O'Brien-led Donnybrook property plan denied permission

 

A consortium headed by the multi-millionaire businessman Mr Denis O'Brien has been refused planning permission for a 26-storey apartment tower in Donnybrook village in Dublin.

The glazed cylindrical tower, designed by deBlacam and Meagher Architects, would have housed 36 two-bedroomed apartments and one three-bedroomed two-storey penthouse, with commercial and office space spread over the first three floors.

The development was to be located between Donnybrook Garda station and the local fire station, on the former BizQuip site that was acquired by the consortium five years ago.

Dublin City Council yesterday refused permission for the building, saying it is too high and because of the lack of amenity spaces for potential residents.

"The height of the development would have resulted in destabilising the character of the area, it doesn't accord with city council policy on buildings of this height surrounding two-storey buildings, and if it was to go ahead, the amenity space for possible future residents would be substandard," a city planning official said last night.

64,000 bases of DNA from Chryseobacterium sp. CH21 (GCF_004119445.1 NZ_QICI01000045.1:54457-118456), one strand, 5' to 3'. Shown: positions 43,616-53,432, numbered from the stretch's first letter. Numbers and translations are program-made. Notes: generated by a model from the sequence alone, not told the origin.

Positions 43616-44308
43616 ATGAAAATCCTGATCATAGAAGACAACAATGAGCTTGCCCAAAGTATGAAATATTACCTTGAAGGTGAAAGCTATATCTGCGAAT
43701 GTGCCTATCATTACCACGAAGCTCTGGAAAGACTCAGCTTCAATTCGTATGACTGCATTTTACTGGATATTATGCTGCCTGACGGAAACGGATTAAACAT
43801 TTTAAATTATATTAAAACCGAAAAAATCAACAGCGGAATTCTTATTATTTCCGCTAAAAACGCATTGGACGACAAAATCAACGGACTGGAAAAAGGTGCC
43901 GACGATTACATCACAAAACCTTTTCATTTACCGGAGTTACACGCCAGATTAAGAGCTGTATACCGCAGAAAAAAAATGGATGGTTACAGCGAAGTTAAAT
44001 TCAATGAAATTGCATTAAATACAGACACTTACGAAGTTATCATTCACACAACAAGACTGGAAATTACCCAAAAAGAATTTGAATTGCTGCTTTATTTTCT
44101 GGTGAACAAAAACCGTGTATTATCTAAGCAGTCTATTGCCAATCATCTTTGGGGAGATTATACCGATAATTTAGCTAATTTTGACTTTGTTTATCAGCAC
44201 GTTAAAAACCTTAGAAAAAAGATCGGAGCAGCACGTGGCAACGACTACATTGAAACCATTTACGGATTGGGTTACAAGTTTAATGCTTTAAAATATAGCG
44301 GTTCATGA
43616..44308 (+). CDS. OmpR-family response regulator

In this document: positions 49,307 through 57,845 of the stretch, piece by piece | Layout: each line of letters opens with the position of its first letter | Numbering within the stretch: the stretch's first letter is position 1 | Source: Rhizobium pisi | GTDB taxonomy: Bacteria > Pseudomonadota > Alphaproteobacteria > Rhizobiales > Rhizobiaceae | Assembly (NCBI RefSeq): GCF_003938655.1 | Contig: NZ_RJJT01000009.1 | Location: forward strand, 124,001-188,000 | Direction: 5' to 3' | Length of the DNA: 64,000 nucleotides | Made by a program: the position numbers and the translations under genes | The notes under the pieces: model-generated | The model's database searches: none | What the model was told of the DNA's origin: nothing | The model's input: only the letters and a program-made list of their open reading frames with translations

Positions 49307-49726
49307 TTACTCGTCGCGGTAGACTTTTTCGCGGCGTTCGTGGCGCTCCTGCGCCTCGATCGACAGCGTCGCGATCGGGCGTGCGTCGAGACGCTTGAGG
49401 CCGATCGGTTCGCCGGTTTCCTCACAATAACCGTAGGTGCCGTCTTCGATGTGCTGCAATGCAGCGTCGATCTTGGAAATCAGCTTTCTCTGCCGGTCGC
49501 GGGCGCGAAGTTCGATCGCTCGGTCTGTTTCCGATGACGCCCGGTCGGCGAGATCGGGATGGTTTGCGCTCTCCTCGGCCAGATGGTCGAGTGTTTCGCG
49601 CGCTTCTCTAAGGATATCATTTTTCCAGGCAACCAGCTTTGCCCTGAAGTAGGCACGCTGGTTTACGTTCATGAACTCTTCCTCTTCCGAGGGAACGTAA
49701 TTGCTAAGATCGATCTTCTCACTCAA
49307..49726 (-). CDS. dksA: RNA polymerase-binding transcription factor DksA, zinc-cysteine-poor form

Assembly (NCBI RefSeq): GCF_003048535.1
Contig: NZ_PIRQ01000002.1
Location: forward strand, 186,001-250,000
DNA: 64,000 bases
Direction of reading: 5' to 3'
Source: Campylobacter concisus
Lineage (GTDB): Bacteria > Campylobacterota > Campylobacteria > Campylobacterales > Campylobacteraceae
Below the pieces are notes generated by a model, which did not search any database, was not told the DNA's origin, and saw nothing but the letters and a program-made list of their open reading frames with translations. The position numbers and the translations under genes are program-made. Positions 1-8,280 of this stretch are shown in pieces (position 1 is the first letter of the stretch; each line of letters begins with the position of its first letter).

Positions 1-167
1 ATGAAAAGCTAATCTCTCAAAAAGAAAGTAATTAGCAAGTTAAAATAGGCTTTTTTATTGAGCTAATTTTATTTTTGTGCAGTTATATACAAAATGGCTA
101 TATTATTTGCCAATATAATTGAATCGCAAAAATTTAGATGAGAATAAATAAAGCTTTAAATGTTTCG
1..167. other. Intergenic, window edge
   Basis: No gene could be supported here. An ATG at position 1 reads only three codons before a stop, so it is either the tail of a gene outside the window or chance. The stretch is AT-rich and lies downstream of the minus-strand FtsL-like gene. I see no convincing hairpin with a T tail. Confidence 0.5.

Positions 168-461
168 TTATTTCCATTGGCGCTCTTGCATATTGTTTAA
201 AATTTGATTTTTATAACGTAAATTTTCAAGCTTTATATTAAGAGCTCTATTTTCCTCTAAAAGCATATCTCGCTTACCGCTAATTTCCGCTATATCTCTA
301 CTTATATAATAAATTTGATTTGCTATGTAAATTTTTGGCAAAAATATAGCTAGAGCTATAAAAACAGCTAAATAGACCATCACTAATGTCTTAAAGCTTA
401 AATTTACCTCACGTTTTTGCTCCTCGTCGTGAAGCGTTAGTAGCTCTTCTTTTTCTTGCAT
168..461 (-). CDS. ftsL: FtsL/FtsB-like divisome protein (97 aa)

Mr John Meagher, the architect in charge of the project, said the council's decision was "conservative nonsense". "I think this decision is disgraceful. We don't understand it. This is not another Ardoyne House or Ballymun flats."

The proposed building had a very narrow diameter, would be "akin to the Spike" in O'Connell Street, and would be appropriate to the Donnybrook area, Mr Meagher said.

"This was a very elegant shining glass building. It would be at the axis of Morehampton Road and would have looked spectacular. There's no reason at all that we can't have it at that location. It's totally conservative nonsense not to allow this building."

Mr Meagher said he was sure his clients would consider reducing the height of the building, but he said the building would have to remain quite tall to maintain the correct proportion in relation to its width.

Submitting the application had cost Mr O'Brien "a fortune", said Mr Meagher, as the council had insisted it be accompanied by an Environmental Impact Statement. He added that he would be discussing the possibility of appeal to An Bord Pleanála with Mr O'Brien in the coming days.

The Minister for Justice, Mr McDowell, who is one of the TDs for Dublin South East, previously expressed his opposition to the tower development.